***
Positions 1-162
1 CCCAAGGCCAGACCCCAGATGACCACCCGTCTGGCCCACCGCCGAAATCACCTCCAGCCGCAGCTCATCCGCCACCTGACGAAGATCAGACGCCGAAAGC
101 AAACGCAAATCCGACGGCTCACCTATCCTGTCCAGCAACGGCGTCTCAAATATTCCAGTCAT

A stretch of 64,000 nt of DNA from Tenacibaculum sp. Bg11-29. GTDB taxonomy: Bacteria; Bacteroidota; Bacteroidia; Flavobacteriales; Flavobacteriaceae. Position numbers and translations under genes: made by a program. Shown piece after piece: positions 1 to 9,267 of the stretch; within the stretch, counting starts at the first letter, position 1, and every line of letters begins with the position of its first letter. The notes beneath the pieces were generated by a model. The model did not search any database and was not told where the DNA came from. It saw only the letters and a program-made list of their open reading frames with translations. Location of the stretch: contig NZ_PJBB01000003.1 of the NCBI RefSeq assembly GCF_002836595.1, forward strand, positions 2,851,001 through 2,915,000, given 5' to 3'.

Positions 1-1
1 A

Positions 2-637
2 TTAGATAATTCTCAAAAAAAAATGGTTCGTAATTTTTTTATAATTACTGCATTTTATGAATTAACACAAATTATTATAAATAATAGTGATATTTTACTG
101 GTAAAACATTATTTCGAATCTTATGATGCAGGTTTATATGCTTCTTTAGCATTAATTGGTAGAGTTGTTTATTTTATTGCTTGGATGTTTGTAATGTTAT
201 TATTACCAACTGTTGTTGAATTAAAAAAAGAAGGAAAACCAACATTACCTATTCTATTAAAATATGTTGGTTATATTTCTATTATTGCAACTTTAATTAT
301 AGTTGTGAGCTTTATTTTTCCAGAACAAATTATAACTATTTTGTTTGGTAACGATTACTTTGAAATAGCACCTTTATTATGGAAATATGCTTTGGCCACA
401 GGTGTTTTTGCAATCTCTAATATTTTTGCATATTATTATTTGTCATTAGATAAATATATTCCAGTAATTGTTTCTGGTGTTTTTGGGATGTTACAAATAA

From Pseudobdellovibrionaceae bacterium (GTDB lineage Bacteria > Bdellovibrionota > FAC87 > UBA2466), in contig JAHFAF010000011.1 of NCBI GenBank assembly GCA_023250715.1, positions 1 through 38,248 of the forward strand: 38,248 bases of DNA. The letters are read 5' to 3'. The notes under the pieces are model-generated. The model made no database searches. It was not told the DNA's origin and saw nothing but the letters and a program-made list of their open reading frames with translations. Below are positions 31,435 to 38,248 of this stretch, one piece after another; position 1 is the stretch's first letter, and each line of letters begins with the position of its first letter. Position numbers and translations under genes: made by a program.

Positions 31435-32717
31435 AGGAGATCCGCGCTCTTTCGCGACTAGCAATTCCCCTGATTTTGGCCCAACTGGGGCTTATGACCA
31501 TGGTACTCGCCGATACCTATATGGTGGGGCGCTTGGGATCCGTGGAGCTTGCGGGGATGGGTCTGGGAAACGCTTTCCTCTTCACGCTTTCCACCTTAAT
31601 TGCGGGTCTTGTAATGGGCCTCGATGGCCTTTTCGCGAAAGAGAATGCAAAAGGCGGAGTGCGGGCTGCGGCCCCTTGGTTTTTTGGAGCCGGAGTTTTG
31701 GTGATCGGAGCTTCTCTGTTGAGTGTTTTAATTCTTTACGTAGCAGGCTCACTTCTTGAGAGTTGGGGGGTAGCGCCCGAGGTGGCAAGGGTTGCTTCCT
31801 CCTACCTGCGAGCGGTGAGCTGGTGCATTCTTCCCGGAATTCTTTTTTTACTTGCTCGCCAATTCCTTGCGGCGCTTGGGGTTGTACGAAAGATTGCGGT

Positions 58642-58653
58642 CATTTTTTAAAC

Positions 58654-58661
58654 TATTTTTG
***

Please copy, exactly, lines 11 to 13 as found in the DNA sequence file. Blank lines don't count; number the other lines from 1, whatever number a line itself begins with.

301 AGTTGTGAGCTTTATTTTTCCAGAACAAATTATAACTATTTTGTTTGGTAACGATTACTTTGAAATAGCACCTTTATTATGGAAATATGCTTTGGCCACA
401 GGTGTTTTTGCAATCTCTAATATTTTTGCATATTATTATTTGTCATTAGATAAATATATTCCAGTAATTGTTTCTGGTGTTTTTGGGATGTTACAAATAA

From Pseudobdellovibrionaceae bacterium (GTDB lineage Bacteria > Bdellovibrionota > FAC87 > UBA2466), in contig JAHFAF010000011.1 of NCBI GenBank assembly GCA_023250715.1, positions 1 through 38,248 of the forward strand: 38,248 bases of DNA. The letters are read 5' to 3'. The notes under the pieces are model-generated. The model made no database searches. It was not told the DNA's origin and saw nothing but the letters and a program-made list of their open reading frames with translations. Below are positions 31,435 to 38,248 of this stretch, one piece after another; position 1 is the stretch's first letter, and each line of letters begins with the position of its first letter. Position numbers and translations under genes: made by a program.